Setting a Reasonable Calorie Level for Weight Loss
7 of 10 in Series: The Essentials of Healthy Weight Loss
To lose weight, you have to cut calories, but if you cut too many from your diet, you may not lose any weight, and you probably won’t be able to stick to your diet for very long because you’ll lack essential nutrition and that will make you feel hungry all the time.
Don’t cut your calorie level drastically when trying to lose weight; this strategy will backfire. Your body is programmed to defend your usual weight, so when calories are cut severely — to fewer than 800 to 1,000 a day — your metabolic rate adjusts to conserve the few calories you do give your body. You won’t lose weight any faster than if you allowed yourself to enjoy 1,200 to 1,500 a day.
Fortunately, when you overeat occasionally, your metabolism speeds up to burn the extra calories, too — ever striving to maintain your normal weight.
Because there are 3,500 calories in a pound and 7 days in a week, you can cut your daily calorie intake by 500 to lose 1 pound a week (3,500 ÷ 7 = 500). To lose 1 1 /2 pounds, you need to cut 750 calories a day. A 2-pound-a-week loss means eliminating 1,000 calories a day. A faster rate of weight loss is generally associated with weight regain and yo-yo dieting. Remember the tortoise and the hare: Slow and steady wins the race.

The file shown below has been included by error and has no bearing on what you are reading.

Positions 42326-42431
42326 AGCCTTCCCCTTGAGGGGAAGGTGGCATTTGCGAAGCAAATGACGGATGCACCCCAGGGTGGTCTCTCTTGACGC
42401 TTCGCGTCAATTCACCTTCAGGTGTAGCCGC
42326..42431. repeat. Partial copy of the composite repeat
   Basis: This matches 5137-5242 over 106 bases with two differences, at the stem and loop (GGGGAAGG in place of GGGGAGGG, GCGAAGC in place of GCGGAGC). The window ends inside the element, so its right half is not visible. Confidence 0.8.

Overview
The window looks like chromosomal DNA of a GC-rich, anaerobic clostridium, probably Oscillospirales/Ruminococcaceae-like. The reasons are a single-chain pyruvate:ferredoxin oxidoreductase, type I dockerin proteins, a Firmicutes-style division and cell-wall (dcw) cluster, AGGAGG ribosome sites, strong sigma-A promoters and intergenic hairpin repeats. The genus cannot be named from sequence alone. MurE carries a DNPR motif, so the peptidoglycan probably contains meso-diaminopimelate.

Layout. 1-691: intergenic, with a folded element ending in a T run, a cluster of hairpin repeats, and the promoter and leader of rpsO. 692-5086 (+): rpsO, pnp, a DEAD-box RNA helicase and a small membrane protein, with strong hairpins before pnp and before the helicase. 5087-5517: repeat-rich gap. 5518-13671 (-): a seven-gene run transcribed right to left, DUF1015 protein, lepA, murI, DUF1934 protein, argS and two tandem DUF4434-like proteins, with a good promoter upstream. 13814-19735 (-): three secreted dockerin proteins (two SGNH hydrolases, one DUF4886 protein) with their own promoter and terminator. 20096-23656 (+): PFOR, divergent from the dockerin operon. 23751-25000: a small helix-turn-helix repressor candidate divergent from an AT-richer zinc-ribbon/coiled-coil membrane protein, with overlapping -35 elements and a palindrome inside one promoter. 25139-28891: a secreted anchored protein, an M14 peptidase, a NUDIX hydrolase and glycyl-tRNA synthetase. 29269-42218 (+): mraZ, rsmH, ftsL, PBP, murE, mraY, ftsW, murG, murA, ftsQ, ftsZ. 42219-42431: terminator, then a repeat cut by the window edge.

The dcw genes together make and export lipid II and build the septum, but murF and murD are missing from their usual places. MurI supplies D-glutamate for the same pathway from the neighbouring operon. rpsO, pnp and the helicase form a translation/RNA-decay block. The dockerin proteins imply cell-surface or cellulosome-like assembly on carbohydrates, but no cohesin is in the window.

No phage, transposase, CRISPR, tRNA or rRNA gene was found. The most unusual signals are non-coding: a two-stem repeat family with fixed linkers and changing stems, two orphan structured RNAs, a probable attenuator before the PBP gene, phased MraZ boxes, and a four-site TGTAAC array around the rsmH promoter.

Suppose you know that your present calorie level is about 2,472 calories each day. To lose 1 pound per week, you need to cut 500 calories a day, bringing your weight-loss calorie level to 1,972. To lose 1 1/2 pounds a week, you new calorie level would be 1, 722 (2,472 – 750 = 1,722). Attempting to lose 2 pounds per week means that your calorie allotment would drop to 1,472 calories. This amount, while still safe, may be too low for your personal needs.
Too much food isn’t the only cause of obesity; lack of exercise is also part of the formula. So when you think about dieting, you need to redefine your definition to mean cutting calories and upping exercise.
If you’re not eating many calories now and a reduction of 500 to 750 calories per day would put your calorie intake below 800 to 1,000 a day and, therefore, put your metabolism into low gear, use the 20 percent rule. It’s a healthier way to lose weight.
First, figure out the average number of calories you eat now.
After you determine the average number of calories you consume, simply subtract 20 percent. Suppose you eat about 1,800 calories a day and would like to lose 20 pounds. Your calculations are as follows:
1,800 calories x 0.20 = 360 calories
1,800 calories – 360 calories = 1,440 calories
If you cut your calorie consumption by about 360 calories to 1,440 calories, you can lose between 1/2 and 3/4 pound a week — a healthy rate of loss that won’t leave you starving. In about seven months, you should reach your goal.